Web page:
Here we are. Thanks @Curious for creating the possibility to have this much needed discussion. I hope we will manage to be civil.

I want to say a thing that I didn't say in tha Paris thread nor in the specularium to avoid to worsen things, but I really have to say it. I am mourning for what happened in Paris and to all the people who died and were wounded in any way, but I would like to see the same mourning of our European Institutions also for the hundreds who died at sea and on our shores trying to escape from the hell that ISIS is. With this I don't want to diminish the tragedy that happened in Paris but to remember and mourn all the lives whose loss was cause by this craziness, this monstrosity. Because all lives matter.

I don't think Islam has ANYTHING to do with ISIS and its actions. I believe that as happened many times in history a religion is an excuse to perpetrate the worst. 

I completely understand and I agree. The people fleeing Syria for Europe are doing so because they honestly fear for their lives and the lives of their families - they would not risk their lives at sea as they have if that weren't the case. Their lives mean just as much as those lost in Paris and acknowledging that doesn't minimize the losses that France has suffered in anyway.

And I completely agree with your last point as well. Daesh does not speak for the Muslim faith, nor do they represent the millions of peaceful Muslims either. It's a bunch of assholes who got together and decided to terrorize people around the world because they can.

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jaelh

I thought this was an amusing take on it: 

faisalalmutar.com/2015/11/16/i-am-a-jihadist-and-i-am-tired-of-not-being-given-credit/

(and I say that as a liberal liberal liberal.)

I think it's one thing to say there is nothing inherent about Islam that leads to terrorism.  Just as there is nothing in Christianity that leads to the bombing of abortion clinics. 

However - there is currently a vein of Islamic belief/practice that is tied to terror.   Ideologically, the best place to counter is within faith parameters. That's where the logic/knowledge emerges from; faith forms the borders of the applicable reason. 

And yes, of course - addressing all the social issues as well.  But I don't know if I can go as far as:

 

 I don't think Islam has ANYTHING to do with ISIS and its actions.  I believe that as happened many times in history a religion is an excuse to perpetrate the worst.  

 

"Islam" isn't something that exists separate from its practice.  It's not a theory - it's a lived practice.  It's also not a unitary "thing".  Islam is a term that encompasses an enormous range of practices.  So no - "Islam" isn't about terror etc..  But there is a particular vein of Islamic practice that's tied to terror; a vein of religion law that's used to legitimate terror.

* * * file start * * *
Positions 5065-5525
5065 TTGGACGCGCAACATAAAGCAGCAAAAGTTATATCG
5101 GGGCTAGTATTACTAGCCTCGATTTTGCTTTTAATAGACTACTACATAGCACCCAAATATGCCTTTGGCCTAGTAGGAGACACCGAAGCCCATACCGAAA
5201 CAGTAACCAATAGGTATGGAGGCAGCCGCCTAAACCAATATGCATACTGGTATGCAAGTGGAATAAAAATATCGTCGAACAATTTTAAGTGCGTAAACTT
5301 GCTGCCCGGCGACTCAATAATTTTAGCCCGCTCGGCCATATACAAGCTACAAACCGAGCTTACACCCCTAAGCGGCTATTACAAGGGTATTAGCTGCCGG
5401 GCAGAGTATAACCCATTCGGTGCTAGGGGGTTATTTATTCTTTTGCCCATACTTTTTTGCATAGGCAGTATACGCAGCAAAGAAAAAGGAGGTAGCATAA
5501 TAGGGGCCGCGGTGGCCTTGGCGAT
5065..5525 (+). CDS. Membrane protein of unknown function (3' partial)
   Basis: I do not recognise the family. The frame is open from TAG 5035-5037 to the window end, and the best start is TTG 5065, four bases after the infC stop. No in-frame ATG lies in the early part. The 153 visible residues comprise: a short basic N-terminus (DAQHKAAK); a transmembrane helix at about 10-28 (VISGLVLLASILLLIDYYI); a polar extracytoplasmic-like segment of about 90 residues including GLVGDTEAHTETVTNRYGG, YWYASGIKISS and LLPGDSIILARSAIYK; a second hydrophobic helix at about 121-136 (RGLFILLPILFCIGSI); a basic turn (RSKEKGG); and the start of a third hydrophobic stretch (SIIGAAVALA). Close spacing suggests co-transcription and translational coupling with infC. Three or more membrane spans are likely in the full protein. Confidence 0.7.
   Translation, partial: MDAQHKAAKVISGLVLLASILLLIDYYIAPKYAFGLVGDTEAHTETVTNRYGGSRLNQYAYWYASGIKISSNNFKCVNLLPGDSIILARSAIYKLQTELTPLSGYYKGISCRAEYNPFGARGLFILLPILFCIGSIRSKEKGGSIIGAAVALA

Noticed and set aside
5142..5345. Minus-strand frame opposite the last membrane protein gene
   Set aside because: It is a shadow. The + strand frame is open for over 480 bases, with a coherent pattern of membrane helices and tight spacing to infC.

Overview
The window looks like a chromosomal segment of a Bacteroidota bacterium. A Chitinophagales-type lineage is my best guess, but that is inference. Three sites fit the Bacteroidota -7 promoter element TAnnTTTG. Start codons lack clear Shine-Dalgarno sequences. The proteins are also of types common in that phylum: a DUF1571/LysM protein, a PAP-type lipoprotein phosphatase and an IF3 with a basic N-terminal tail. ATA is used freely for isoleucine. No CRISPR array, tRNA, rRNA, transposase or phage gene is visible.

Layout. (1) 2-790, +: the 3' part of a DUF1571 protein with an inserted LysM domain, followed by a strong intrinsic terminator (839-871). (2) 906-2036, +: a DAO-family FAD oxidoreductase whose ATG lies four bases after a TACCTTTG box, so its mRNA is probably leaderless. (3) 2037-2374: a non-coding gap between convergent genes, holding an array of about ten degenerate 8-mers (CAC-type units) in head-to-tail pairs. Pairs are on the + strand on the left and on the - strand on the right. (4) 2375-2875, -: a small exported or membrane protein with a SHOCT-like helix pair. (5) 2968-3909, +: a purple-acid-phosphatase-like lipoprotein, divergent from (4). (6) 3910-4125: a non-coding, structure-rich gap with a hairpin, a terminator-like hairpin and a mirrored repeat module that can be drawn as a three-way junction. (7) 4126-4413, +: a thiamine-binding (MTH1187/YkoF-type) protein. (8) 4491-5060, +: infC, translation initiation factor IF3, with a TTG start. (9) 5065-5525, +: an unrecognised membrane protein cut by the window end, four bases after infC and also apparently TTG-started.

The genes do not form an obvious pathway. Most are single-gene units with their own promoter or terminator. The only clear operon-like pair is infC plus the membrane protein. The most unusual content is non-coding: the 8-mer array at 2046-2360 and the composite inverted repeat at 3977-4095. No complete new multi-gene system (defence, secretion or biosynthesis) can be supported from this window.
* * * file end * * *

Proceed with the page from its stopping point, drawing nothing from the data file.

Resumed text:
I think your second sentence is true.  But I'm not sure it breaks the nexus between act and religion.  It's still there.  The difference between an 'excuse' and a 'legitimation' is a pretty thin one

Edited by jaelh
AGH FORMATTING AGH!

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OkToBeTakei

Thanks Curious. I do think a decent space to exchange opinion, fears and thoughts without an obvious agenda and prejudice being pelted upon commenters will be interesting and informative.

A short addition to the discussion until I have more time was an interview I heard today with a Professor on Terrorism, I can't link as on my phone. In his opinion one reason that sets IS apart from other/previous terrorist organisations is the Internet and in particular social media. Slick, professional and accessible. IS can be in any body's living room on anybody's phone, in any teenager's bedroom.

They use it and they use it very effectively. How that can be minimised seems impossible?

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Cleopatra7

I don't think one can say that ISIS isn't Islamic. Religion can mean anything you want it to be. More often than not, religion simply reflects whatever the status quo happens to be at the time, for good or ill. Of course, it depends on how you read Islamic texts and traditions, but ISIS fighters are quite explicit that theirs is a religious fight. To me, that's like saying the Crusaders weren't Christian because they were violent. Maybe they were bad or immoral Christians, but the Crusaders were definitely steeped in a level of Christianity that is hard to imagine today. It's true that most Muslims aren't advocating terrorism or other forms of violence, but the vast majority of Muslim majority nations also aren't advocating liberal democratic values. It's quite possible to be a Salafi Muslim and be content to simply spread your message through peaceful means (the vast majority are), but at the same time, Salafis believe a lot of things about women that most FJers would find offensive, even if they aren't violent people. This is what our "friends" the Saudis do, which is export their extremist beliefs abroad via printing textbooks, building mosques and schools, and printing literature. To me, advocating for Salafi or Wahabbi Islam is a form of violence, even if you aren't blowing yourself up or stoning people.